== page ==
7. ^ "2008 Election Results for the U.S. President, the U.S. Senate and the U.S. House of Representatives" (PDF). Federal Electoral Commission. United States Congress. January 2009. Retrieved March 17, 2016.
  8. ^ Johanson, Mark (August 5, 2011). "Roseanne Barr to Run for President --Just Kidding, No Honest, Really". International Business Times. IBT Media. Retrieved March 17, 2016.
  9. ^ Rathe, Adam (August 5, 2011). "Roseanne Barr in the White House? TV star says, 'I am running for President'". New York Daily News. Daily News, L.P. Retrieved March 17, 2016.
  10. ^ Hertzfeld, Laura (February 2, 2012). "President Roseanne? Comedian running as Green Party candidate". Entertainment Weekly. Time Inc. Retrieved March 17, 2016.
  11. ^ Molloy, Tim (February 3, 2012). "Roseanne Barr Wants Green Party Presidential Nomination". Reuters. Thomson Reuters Corporation. Retrieved March 17, 2016.
  12. ^ Garofoli, Joe (May 15, 2012). "Roseanne Barr seeks Green Party presidential spot". SFGate (San Francisco Chronicle). Hearst Corporation. Retrieved March 17, 2016.
  13. ^ Hesse, Monica (July 15, 2012). "Green Party convention-goers are ready to take on President Obama, Mitt Romney". The Washington Post. Nash Holdings LLC. Retrieved March 17, 2016.
  14. ^ a b Keyes, Allison (July 15, 2012). "Green Party Pick Gives Democrats Brunt of Criticism". NPR. National Public Radio, Inc. Retrieved March 17, 2016.
  15. ^ Little, Morgan (September 27, 2012). "Lawsuit highlights difficulty of third-party involvement in debates". The Los Angeles Times. Tribune Publishing. Retrieved March 17, 2016.
  16. ^ Reilly, Peter J. (October 22, 2012). "Debate Proceeds Despite Green Party Lawsuit - Hear Jill Stein On Defense Here". Forbes. Forbes, Inc. Retrieved March 17, 2016.
  17. ^ Cirilli, Kevin (October 16, 2012). "Green Party ticket arrested at debate". Politico. Capitol News Company. Retrieved March 17, 2016.
  18. ^ Stein, Jill (October 18, 2012). "Jill Stein: My response to the presidential debate". USA Today. Gannett Company. Retrieved March 17, 2016.
  19. ^ Mufson, Steven (October 31, 2012). "Green Party presidential candidate Jill Stein charged with trespassing in Keystone XL protest". The Washington Post. Nash Holdings LLC. Retrieved March 17, 2016.
  20. ^ "Jill Stein Arrested: Green Party Nominee Faces Charges After Bank Protest". The Huffington Post. AOL (Verizon Communications). August 1, 2012. Retrieved March 17, 2016.
  21. ^ Reilly, Peter J. (November 1, 2012). "Green Party Candidate Jill Stein Arrested Again". Forbes. Forbes, Inc. Retrieved March 17, 2016.
  22. ^ "Federal Elections 2012 - Election Results for the U.S. President, the U.S. Senate and the U.S. House of Representatives" (PDF). Federal Electoral Commission. United States Congress. January 2013. Retrieved March 17, 2016.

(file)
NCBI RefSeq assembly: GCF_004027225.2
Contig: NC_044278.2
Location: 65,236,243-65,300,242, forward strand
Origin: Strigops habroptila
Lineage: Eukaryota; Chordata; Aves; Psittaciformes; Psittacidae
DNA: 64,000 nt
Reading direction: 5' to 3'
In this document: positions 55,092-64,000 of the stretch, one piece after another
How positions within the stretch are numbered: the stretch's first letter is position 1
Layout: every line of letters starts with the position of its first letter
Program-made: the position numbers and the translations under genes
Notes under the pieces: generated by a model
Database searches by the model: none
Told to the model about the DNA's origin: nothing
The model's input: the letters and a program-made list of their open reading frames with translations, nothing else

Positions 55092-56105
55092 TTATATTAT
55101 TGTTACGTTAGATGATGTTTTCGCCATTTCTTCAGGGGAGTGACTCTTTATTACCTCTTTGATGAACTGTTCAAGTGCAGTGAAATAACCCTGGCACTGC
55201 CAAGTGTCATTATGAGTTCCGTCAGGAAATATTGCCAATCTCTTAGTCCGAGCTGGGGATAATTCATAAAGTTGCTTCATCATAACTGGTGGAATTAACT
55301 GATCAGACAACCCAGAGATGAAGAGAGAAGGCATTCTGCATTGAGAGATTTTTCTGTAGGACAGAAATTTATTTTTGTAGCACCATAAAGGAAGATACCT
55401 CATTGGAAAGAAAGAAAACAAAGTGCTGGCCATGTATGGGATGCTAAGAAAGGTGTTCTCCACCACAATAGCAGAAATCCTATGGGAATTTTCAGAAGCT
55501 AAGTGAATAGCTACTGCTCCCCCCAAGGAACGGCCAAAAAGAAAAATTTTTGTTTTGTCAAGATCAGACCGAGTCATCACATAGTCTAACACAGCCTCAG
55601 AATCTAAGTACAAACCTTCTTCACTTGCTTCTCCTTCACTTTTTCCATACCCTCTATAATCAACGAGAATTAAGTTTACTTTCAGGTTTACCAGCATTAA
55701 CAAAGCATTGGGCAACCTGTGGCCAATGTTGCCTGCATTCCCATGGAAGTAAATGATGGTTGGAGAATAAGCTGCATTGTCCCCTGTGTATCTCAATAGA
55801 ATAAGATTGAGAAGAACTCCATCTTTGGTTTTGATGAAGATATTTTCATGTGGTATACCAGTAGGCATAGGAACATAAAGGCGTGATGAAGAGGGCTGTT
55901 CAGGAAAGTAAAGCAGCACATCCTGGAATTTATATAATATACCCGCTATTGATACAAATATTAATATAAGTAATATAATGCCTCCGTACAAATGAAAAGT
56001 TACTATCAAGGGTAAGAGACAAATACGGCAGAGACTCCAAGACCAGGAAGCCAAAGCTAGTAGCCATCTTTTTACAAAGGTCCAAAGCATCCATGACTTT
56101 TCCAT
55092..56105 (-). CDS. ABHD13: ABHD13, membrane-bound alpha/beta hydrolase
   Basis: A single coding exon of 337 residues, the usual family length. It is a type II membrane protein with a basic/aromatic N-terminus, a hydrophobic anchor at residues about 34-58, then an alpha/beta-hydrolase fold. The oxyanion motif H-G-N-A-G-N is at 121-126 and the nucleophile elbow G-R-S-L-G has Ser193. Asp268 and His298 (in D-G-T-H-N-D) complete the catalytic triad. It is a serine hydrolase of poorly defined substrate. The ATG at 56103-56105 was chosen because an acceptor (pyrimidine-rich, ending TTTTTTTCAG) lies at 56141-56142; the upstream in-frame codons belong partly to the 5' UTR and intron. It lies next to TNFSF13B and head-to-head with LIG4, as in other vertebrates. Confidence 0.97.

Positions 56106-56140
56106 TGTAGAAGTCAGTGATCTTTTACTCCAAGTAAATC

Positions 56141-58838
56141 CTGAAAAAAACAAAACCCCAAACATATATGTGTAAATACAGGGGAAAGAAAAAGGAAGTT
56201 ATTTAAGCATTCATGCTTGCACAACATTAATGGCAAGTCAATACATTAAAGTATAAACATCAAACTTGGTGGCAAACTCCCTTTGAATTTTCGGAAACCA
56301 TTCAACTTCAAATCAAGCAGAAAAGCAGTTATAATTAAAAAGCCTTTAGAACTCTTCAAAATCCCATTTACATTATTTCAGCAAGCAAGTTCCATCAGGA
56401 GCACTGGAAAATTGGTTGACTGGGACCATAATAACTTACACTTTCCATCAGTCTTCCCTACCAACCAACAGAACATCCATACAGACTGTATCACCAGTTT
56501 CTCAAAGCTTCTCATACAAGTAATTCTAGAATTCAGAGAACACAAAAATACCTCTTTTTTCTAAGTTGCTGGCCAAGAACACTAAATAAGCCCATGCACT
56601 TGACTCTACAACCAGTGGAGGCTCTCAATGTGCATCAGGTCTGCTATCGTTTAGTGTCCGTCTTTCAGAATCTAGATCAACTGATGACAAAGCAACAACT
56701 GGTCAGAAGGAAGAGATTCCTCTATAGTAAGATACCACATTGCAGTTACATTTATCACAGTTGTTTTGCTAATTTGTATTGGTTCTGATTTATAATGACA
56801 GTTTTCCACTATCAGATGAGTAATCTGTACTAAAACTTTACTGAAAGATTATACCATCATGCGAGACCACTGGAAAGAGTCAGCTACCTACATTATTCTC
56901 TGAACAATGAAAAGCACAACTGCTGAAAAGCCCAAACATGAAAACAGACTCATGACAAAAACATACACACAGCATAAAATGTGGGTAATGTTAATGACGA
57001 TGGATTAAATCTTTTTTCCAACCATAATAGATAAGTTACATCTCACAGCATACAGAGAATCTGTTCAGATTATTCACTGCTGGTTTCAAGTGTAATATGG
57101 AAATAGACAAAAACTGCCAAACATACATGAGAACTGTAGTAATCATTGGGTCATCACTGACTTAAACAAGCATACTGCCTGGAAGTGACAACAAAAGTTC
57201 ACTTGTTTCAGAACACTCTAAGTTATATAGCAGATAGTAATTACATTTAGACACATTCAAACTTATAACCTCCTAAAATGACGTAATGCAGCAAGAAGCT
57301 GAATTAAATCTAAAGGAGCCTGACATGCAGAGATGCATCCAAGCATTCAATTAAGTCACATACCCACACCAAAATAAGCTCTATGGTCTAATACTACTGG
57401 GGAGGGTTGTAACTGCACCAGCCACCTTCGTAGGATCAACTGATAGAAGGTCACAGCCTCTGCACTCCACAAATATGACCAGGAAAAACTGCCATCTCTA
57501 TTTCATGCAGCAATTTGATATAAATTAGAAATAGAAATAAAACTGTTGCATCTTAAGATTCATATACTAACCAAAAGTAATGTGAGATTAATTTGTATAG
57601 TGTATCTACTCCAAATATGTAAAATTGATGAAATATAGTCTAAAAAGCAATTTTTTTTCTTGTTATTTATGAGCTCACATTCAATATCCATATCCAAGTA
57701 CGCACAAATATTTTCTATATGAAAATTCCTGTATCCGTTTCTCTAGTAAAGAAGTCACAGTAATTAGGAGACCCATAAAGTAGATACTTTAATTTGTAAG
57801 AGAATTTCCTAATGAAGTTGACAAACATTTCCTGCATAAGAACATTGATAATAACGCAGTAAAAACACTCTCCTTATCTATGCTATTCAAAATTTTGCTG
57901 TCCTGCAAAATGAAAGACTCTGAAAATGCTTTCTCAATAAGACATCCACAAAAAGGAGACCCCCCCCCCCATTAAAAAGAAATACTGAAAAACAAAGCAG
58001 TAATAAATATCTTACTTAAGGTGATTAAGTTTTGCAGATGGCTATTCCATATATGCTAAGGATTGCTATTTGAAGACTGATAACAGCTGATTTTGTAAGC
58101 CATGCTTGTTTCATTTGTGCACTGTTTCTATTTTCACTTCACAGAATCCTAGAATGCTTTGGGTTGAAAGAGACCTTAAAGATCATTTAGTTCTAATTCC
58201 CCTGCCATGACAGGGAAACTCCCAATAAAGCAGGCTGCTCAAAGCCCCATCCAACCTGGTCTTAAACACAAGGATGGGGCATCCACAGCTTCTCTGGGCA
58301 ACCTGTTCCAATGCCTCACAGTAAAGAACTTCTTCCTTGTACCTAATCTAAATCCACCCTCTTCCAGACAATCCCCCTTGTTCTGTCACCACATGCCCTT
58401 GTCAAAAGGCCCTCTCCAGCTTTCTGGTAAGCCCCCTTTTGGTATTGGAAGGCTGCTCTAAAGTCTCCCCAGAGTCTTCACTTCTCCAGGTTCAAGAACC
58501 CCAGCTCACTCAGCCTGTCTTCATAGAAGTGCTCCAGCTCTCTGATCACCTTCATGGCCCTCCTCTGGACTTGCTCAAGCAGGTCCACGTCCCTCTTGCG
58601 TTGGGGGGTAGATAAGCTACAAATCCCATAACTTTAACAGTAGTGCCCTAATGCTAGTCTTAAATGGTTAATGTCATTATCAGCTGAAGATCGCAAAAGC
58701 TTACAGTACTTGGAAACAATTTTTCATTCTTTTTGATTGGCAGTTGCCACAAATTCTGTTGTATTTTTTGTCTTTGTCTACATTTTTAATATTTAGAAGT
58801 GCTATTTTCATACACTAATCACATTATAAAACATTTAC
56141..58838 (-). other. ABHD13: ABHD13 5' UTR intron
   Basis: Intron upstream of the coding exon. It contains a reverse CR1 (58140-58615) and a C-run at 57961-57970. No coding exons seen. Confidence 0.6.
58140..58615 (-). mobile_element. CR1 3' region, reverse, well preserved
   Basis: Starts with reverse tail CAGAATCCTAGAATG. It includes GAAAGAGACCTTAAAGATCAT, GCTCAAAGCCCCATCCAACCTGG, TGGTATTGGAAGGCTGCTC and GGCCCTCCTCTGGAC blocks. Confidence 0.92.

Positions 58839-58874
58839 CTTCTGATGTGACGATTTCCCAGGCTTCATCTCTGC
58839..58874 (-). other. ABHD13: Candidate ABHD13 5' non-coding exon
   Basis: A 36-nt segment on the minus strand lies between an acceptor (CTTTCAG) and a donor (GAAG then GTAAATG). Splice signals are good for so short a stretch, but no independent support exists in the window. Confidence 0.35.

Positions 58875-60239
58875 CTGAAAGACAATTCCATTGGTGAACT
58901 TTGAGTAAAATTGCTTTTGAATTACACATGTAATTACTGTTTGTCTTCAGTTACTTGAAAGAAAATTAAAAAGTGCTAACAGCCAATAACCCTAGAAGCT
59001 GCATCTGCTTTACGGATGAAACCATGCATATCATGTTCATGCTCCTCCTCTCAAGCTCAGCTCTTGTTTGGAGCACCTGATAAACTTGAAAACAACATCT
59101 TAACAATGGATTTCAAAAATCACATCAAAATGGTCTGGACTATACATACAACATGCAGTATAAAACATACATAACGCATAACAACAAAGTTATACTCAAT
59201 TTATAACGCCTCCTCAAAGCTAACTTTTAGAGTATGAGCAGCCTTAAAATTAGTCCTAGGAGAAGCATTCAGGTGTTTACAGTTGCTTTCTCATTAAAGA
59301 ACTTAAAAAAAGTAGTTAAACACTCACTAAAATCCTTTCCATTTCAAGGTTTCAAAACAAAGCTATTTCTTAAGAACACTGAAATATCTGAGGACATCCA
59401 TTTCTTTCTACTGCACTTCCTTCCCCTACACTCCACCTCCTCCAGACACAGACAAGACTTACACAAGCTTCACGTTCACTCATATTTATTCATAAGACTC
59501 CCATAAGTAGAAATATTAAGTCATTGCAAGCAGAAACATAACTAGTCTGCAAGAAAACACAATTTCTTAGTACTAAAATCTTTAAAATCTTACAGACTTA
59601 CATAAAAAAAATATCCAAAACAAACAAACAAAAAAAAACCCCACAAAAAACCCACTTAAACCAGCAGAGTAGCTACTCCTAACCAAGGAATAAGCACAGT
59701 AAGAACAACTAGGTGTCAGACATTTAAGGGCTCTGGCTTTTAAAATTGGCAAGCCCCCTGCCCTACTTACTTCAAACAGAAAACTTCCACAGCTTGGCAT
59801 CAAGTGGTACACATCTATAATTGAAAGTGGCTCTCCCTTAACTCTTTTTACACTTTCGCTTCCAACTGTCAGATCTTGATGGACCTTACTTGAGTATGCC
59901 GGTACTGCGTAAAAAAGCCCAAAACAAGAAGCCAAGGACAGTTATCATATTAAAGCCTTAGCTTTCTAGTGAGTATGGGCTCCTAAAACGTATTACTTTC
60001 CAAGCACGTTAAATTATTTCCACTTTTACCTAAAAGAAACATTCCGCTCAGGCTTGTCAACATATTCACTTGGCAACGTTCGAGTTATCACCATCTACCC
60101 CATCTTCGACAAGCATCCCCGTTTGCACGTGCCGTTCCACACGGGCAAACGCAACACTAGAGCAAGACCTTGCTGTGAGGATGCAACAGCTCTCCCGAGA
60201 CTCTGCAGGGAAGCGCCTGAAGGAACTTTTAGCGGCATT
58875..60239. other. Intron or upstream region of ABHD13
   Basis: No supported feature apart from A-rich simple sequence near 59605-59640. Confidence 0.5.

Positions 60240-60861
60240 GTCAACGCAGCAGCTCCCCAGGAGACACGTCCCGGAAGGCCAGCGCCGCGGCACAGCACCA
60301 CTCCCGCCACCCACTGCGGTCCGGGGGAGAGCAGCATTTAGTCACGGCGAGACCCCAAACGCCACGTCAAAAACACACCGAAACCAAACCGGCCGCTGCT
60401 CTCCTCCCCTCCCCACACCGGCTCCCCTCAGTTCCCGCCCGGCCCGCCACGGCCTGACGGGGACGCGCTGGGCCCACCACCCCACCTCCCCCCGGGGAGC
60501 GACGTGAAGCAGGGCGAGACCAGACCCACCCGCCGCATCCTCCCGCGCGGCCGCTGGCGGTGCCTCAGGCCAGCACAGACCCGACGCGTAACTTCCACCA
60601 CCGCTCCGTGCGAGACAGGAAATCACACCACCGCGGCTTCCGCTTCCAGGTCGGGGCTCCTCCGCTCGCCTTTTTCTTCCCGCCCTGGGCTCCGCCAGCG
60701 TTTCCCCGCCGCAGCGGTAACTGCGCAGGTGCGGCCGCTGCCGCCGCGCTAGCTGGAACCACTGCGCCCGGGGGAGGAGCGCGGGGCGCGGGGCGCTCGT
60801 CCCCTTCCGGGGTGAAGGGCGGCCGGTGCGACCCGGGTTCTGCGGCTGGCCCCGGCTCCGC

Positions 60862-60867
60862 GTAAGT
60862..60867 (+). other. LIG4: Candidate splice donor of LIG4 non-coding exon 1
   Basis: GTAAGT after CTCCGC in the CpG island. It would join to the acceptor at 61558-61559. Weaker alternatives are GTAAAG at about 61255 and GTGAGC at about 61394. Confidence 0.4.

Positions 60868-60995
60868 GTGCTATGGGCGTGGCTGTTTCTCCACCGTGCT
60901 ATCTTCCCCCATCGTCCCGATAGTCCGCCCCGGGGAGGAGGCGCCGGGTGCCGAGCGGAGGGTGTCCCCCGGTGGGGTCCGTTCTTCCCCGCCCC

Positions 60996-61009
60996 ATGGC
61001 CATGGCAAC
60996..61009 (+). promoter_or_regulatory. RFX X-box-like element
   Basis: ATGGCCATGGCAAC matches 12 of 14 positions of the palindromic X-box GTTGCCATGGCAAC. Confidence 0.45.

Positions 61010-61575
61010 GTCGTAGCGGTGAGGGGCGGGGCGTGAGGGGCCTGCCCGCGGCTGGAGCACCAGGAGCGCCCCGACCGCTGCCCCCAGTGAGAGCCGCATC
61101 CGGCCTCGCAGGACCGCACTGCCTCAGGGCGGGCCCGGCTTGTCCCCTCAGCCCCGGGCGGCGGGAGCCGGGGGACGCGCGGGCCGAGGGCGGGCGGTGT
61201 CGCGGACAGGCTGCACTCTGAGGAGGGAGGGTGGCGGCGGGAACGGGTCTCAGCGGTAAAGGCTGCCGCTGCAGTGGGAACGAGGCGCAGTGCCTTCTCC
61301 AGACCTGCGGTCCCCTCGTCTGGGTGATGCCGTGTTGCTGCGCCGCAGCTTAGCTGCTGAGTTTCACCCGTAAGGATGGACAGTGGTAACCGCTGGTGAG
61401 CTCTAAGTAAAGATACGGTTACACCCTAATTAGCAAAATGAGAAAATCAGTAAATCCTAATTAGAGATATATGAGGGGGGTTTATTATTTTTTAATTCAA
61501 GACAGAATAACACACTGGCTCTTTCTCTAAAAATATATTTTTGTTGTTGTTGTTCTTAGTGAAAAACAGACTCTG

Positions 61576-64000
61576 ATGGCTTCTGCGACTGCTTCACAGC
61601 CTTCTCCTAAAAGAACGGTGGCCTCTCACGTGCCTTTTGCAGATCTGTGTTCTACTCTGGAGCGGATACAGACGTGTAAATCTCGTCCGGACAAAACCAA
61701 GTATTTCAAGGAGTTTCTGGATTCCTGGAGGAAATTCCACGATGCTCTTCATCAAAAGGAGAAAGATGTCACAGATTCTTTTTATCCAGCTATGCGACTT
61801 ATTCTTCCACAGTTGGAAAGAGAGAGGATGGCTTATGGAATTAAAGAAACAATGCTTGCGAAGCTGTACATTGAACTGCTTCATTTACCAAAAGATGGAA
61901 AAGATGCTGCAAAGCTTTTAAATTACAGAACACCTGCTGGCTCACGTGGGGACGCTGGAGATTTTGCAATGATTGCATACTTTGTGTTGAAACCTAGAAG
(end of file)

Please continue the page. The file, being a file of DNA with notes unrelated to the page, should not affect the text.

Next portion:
23. ^ Pfeiffer, Eric (November 7, 2012). "Gary Johnson runs most successful Libertarian campaign in party's history". Yahoo! News. Yahoo!. Retrieved March 17, 2016.
  24. ^ Rosenthal, Gregory (November 8, 2012). "Election Results and Analysis". Pacific Dreams New York Life. Retrieved September 18, 2013.
  25. ^ Weigel, David (November 8, 2012). "The Pathetic Failure of Green Party Candidate Jill Stein". Slate. The Slate Group. Retrieved March 17, 2016.
  26. ^ "Recognized Candidates Seeking the GPUS 2016 Presidential Nomination". Green Party of the United States. Retrieved May 8, 2016.
  27. ^ "2016 Presidential Candidates". Green Party of the United States. December 31, 2015. Archived from the original on February 8, 2016. Retrieved February 20, 2016.
  28. ^ "Green Party presidential primary calendar". Green Party Watch. February 11, 2016. Retrieved February 20, 2016.
  29. ^ "Into the valley of California, standing up to... - William P. Kreml".
  30. ^ "Green presidential candidates to debate at University of New Mexico Saturday". Green Party Watch. April 6, 2016. Retrieved April 8, 2016.
  31. ^ Yost, Richard (April 9, 2016). "Green Party presidential debate in ABQ" (Press release). Albuquerque: Burque Media. Retrieved June 7, 2016.
  32. ^ "Green Party candidates to face off in debate hosted by RT (Watch Live)". RT America. August 31, 2014. Retrieved June 10, 2016.
  33. ^ "RT America Hosting Green and Libertarian Presidential Debates". Independent Political Report. May 5, 2016. Retrieved May 5, 2016.
  34. ^ "2016 Spring Gathering: North Carolina Green Party". North Carolina Green Party. Retrieved May 13, 2016.
  35. ^ "2016 Presidential Primary Ballot Results". Green Party of Florida. Retrieved August 1, 2016.